Sitting quietly outdoors in a favourite sunny spot is made extra special when wildlife comes visiting. During winter, birds’ usual supply of food from trees can be in short supply, so supplementary feeding is a great way to encourage them to stay around.
As s temperatures start to plummet native birds need all the extra energy they can store to prepare themselves for the coming cold. Energy in the form of fats and proteins is ideal, and nectar seeking birds will flock to a sweet drink.
To make a sweet drink for nectar feeding birds such as Tui. Dissolve half a cup of sugar in four cups of water. Tui and bellbirds will love this when their usual nectar trees are not in flower. Avoid feeding honey. While the birds love this, so do bees and there is a risk of spreading disease. The best feeder for sugar solution is a frame which supports an upside down bottle with its opening immersed in a bowl.
Many birds love fruit. A cut apple or orange offered on a stake doubles as a perch for smaller birds. Other fruit loved by birds are persimmon, figs, feijoa, plums and pears. Seed attracts many wild birds, especially introduced species such as thrush and sparrows.
Hang feeders in tree branches or attach them to a high fence where birds will feel safe to visit. Keep feeders topped up through winter so birds can rely on their favourite café being open all hours.
Many birds are attracted to feeding tables offering fruit, seeds or fatty treats. They will eat dry rolled oats and porridge but cooked oats can cause problems as it can harden around birds beaks. Avoid bread, which usually contains salt, and potentially other harmful ingredients that are not a healthy option for any bird. It is far better to buy seed products that are specifically blended for wild birds.
Birds love a bath. There is good evidence to suggest they need regular bathing to keep their wings in good flying condition and that bathing helps remove harmful parasites from feathers. A birdbath in the garden doubles as attractive garden art and a practical enticement for birds, offering them a place to drink, wash or have a cooling swim in summertime.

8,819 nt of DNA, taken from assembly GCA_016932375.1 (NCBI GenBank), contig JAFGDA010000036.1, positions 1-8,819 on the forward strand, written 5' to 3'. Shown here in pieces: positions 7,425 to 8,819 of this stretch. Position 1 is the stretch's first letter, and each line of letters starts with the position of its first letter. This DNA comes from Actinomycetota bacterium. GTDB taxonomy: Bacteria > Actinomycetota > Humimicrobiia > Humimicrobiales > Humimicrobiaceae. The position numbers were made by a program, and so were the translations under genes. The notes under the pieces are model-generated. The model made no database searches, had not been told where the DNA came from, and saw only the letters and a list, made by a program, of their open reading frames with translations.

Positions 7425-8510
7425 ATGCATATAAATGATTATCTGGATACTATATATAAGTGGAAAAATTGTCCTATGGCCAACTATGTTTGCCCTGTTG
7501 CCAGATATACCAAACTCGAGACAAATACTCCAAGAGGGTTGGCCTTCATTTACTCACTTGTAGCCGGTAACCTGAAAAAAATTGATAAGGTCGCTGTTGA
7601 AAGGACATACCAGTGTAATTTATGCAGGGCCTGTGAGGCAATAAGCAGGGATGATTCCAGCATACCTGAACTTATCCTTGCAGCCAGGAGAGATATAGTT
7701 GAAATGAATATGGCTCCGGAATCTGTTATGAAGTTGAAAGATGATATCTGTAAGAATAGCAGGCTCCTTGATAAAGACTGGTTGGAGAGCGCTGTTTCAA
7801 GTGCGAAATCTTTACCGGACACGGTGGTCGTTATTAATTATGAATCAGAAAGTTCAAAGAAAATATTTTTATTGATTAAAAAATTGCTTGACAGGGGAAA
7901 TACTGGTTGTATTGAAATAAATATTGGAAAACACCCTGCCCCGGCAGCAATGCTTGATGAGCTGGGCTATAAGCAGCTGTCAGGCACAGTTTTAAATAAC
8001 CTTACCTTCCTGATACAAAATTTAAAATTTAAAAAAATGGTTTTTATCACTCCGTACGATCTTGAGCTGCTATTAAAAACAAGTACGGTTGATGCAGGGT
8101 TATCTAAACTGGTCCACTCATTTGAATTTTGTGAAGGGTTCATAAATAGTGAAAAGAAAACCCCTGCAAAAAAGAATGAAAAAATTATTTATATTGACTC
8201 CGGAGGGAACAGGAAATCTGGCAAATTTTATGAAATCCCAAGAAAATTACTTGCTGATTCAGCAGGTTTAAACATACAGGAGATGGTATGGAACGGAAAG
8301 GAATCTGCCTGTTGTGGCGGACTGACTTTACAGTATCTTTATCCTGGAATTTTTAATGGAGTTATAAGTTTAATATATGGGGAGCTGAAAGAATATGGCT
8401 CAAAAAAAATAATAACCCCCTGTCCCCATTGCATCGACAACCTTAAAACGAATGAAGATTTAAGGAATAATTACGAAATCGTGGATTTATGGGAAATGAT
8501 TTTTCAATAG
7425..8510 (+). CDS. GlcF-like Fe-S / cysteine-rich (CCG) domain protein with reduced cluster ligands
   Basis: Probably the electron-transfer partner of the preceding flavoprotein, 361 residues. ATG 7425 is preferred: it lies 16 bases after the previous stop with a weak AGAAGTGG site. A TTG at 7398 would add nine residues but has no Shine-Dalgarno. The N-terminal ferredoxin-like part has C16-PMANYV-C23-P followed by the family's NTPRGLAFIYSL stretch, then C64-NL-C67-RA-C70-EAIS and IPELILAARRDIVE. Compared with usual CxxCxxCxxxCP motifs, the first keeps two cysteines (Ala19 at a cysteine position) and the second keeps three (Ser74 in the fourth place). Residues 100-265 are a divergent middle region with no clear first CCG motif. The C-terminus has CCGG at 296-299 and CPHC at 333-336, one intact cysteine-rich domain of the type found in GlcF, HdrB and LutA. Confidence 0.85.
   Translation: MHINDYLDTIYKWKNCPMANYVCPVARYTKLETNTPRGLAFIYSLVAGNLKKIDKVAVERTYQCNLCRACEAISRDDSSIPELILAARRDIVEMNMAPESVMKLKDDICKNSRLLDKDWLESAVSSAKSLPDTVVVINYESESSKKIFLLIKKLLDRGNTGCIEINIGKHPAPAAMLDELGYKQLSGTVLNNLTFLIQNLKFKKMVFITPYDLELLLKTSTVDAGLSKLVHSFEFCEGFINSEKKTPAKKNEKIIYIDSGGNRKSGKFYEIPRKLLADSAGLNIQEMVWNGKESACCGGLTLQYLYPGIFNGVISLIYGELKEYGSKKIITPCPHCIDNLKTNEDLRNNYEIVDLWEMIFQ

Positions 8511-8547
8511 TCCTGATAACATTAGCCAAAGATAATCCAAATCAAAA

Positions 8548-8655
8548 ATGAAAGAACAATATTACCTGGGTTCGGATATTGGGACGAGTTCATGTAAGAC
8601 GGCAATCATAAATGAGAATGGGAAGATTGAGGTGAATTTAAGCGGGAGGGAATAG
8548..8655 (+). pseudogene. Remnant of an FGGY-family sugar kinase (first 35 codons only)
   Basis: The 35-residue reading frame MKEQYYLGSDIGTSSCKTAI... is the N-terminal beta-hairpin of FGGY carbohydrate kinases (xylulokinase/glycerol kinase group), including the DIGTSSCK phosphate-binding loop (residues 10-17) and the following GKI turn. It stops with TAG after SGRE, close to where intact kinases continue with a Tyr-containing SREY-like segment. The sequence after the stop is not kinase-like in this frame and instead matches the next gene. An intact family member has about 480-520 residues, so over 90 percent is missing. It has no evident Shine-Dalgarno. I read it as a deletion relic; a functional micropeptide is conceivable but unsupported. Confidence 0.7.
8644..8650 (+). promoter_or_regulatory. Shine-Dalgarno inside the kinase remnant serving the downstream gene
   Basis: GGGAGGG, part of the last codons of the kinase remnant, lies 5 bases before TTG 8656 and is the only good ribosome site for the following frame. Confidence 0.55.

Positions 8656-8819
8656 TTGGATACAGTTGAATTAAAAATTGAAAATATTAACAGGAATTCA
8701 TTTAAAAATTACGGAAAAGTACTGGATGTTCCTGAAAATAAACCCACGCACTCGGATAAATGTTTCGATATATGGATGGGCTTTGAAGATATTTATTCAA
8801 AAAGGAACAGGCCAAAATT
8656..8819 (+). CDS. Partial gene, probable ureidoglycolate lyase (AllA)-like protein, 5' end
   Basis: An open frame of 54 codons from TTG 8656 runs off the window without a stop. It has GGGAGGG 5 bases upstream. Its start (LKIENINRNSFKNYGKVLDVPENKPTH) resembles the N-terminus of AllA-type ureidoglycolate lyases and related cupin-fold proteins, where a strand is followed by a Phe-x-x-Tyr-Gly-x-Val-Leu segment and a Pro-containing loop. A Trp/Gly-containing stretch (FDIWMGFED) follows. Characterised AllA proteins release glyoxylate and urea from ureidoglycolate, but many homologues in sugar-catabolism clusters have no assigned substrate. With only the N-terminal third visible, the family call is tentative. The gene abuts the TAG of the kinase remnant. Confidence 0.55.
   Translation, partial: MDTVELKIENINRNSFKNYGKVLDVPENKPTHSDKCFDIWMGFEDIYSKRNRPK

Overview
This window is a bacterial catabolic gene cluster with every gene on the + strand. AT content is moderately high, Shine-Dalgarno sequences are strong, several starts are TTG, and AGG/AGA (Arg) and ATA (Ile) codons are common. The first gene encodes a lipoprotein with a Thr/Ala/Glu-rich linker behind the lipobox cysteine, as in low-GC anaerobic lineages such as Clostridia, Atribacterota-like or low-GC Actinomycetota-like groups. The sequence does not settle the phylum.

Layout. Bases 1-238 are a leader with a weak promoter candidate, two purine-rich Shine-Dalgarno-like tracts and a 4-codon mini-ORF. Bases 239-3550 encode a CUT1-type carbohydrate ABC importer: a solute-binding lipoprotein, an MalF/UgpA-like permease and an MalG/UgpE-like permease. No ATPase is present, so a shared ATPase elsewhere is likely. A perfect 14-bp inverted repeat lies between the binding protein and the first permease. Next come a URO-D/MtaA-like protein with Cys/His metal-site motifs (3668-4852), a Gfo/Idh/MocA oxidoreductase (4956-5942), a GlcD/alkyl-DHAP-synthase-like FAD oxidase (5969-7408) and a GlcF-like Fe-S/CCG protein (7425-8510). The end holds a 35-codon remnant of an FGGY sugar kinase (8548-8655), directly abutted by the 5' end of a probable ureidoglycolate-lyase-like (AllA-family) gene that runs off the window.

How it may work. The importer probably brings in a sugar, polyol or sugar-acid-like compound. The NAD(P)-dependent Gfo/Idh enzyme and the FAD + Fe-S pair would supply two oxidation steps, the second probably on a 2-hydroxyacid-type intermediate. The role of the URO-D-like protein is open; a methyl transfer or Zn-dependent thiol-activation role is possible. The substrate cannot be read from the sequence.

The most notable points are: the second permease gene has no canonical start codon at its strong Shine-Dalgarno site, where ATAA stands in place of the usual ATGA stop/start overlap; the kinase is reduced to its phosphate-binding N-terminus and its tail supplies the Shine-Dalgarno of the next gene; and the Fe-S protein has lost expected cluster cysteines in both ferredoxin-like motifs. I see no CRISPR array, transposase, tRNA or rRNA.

Birdbaths don’t have to be expensive. One easy-to-make option is a trio of terracotta pots in graded sizes stacked upside down with a large terracotta saucer glued on
top. A stack of bricks also makes a simple bird bath base. Alternatively, a hanging birdbath can be made using a terracotta saucer supported with rope. Search the internet for clever ideas. A well-designed bird bath is shallow with plenty of space for birds to perch on its rim. Place pebbles or rocks in the base of deeper birdbaths.
If you want to enjoy birds splashing about in your birdbath on a regular basis it is important to keep it clean and topped up with fresh water every day or two. Most birds need to drink water every day. When you go away, ask a neighbour or house sitter to keep the birdbath topped up so your local birds know they can depend on it. In winter, replacing icy water with warm water can prove to be extra enticement for feathered friends.
Ideally a birdbath should have some shade, especially on hot summer days. This helps slow down the evaporation of water and keeps the water fresher for longer. Situate your bird bath so that it is out of easy reach for cats and where there are trees or shrubs nearby for an easy escape route for the birds. If they have somewhere to perch where they can watch and wait while they prepare for their swim and which is within easy flying distance when feathers are wet, they might choose your birdbath over one that doesn’t feel so safe. Even better if an overhanging tree has a source of food.
Many birds are attracted to moving water. A small fountain may well increase the variety of birds paying a visit to your garden.
Even a small town garden can be planted to attract a wide range of birds. During the lean season, some of our most colourful winter flowering trees and shrubs provide a banquet of food for nectar seeking birds.